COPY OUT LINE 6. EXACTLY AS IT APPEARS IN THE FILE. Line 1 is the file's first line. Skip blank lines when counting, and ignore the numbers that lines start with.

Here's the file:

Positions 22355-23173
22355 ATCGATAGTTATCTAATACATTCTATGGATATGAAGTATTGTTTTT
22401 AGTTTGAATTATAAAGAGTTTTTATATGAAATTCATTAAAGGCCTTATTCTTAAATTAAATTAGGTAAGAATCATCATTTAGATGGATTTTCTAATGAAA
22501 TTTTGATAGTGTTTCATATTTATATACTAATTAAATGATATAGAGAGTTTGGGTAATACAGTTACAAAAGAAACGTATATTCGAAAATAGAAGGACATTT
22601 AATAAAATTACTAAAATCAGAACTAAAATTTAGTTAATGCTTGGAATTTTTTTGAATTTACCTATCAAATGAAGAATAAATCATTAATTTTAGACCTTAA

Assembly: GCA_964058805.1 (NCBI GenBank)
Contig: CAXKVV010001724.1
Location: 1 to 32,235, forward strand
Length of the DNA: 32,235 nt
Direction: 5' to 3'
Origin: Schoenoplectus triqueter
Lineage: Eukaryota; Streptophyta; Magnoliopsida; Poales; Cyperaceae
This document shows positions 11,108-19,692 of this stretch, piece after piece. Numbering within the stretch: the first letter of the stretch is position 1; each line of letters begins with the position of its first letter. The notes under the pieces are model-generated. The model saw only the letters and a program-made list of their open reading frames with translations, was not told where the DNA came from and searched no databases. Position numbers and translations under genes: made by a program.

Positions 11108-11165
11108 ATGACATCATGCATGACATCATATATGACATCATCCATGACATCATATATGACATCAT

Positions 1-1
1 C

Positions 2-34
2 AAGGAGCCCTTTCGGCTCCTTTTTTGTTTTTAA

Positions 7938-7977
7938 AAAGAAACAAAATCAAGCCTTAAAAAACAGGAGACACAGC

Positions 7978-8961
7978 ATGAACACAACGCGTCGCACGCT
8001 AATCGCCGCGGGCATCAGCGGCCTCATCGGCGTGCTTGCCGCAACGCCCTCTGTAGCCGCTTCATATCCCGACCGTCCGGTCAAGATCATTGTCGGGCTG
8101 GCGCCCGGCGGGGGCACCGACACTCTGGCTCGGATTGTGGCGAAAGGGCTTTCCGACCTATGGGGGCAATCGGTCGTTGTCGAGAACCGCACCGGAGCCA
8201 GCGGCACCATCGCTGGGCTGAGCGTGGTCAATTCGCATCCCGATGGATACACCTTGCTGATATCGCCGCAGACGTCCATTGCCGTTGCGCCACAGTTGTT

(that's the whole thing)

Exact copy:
Assembly: GCA_964058805.1 (NCBI GenBank)